After 2016 Democrats constantly remind themselves that presidential contests are about the Electoral College, not the popular vote. That’s not necessarily good news for Trump, as I noted at New York earlier this week:
There has been a lot of discussion in political circles about Donald Trump’s job-approval ratings, what they portend, and Trump’s Electoral College strategy for 2020, which doesn’t necessarily require a popular-vote plurality. But in the end, of course, the conjunction of the Electoral College with Trump’s state-by-state popularity is where the deal will go down.
The online polling firm Civiqs has published a new set of state-by-state job-approval ratings for Trump as of August 11, and it shows how the president’s overall standing (a 43 percent approval rating nationally, which happens to match the current RealClearPolitics polling average) might translate into electorate votes. It’s not a pretty picture for the president, to put it mildly.
Civiqs shows the president’s net approval ratios being underwater (i.e., negative) in 10 states he carried in 2016: Arizona, Florida, Georgia, Iowa, Michigan, North Carolina, Ohio, Pennsylvania, Texas, and Wisconsin. If that were to represent how the 2020 elections turn out, Trump would have a booming 119 electoral votes. And it’s not as though he’s on a knife’s edge between victory and defeat in all these Trump 2016 states where he’s doing poorly: He’s underwater by 12 points in Pennsylvania, 11 in Michigan, and nine in Arizona, North Carolina, and Wisconsin. And there’s virtually no indication that states that narrowly went for Clinton in 2016 are trending in Trump’s direction: His approval ratios are minus 18 in Colorado, minus 15 in Minnesota, minus 12 in Nevada, and minus 27 in New Hampshire. These are, by the way, polls of registered voters, not just “adults,” so they should be a relatively sound reflection of the views of the electorate.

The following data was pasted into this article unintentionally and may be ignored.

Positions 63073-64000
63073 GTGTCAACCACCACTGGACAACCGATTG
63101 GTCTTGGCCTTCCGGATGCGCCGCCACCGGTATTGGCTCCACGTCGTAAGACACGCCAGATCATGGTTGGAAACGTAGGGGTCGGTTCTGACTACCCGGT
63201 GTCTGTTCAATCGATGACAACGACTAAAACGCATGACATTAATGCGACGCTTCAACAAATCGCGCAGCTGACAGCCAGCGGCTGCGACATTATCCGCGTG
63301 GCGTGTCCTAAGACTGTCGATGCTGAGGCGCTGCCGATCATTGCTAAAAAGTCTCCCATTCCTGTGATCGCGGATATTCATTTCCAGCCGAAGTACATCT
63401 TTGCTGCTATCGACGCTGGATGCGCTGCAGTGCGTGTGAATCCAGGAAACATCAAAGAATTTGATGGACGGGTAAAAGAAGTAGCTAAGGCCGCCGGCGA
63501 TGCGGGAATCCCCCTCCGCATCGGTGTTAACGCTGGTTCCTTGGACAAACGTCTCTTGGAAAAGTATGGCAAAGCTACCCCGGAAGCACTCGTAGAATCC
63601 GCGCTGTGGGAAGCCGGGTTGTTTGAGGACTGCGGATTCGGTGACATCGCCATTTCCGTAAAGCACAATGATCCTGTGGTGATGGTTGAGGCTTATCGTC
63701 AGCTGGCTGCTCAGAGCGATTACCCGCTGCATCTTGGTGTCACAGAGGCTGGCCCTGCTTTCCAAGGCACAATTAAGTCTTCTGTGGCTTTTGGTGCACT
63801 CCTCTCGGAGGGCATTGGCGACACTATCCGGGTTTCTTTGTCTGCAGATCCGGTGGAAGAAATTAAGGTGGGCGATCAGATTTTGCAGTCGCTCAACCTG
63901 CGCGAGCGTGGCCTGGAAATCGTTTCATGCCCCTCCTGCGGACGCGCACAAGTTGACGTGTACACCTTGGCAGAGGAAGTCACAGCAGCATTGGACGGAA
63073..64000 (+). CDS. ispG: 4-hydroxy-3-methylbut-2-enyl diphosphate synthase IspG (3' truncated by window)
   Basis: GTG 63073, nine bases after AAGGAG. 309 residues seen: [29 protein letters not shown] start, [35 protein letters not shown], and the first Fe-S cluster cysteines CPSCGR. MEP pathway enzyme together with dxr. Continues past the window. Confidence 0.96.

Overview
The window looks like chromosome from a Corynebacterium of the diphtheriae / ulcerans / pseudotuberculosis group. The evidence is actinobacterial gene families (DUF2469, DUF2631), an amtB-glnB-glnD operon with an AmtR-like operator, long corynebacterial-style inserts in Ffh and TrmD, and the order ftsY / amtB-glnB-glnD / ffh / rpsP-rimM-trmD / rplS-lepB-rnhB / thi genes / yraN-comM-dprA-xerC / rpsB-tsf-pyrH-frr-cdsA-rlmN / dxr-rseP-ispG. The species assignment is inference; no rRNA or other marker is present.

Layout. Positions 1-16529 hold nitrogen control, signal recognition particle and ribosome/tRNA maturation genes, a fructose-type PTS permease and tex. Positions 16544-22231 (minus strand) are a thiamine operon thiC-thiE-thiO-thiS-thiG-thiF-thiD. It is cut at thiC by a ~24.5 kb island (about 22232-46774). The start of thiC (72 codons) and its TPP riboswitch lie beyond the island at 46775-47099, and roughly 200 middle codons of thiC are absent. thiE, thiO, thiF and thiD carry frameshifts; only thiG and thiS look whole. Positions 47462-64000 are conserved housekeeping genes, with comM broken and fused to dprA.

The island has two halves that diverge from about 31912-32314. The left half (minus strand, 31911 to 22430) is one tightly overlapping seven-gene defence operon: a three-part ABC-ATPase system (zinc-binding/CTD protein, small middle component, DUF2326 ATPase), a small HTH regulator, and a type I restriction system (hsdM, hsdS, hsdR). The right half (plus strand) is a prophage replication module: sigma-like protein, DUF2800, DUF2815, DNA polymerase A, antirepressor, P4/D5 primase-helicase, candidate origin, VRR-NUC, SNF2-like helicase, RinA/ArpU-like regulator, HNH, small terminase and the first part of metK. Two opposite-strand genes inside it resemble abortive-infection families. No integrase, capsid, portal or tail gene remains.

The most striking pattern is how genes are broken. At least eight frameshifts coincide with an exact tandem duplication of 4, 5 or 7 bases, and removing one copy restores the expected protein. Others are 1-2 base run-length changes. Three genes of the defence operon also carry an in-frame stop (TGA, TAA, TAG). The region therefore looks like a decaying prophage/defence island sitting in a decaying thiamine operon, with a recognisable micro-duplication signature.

If you credit these polls at all, Trump’s reelection will require (1) a big late improvement in his approval ratings, which is possible but unlikely based on long-standing patterns during his polarizing presidency; (2) a campaign that succeeds in making the election turn on theoretical fears about his opponent rather than actual fears about a second Trump term, which won’t be easy either; (3) a big Republican turnout advantage, which is less likely among the larger presidential electorate than it was in 2018; or (4) some diabolical ability to thread the needle despite every contrary indicator, which superstitious Democrats fear for obvious reasons.
If the fourth scenario — a win against all the evidence — is Trump’s best hope for reelection, he’s the one who needs to experience some fear and trembling heading toward 2020. If anything, there’s evidence that he is likely to undershoot rather than overshoot his approval ratings as the sitting president of a country whose direction lacks any kind of public confidence.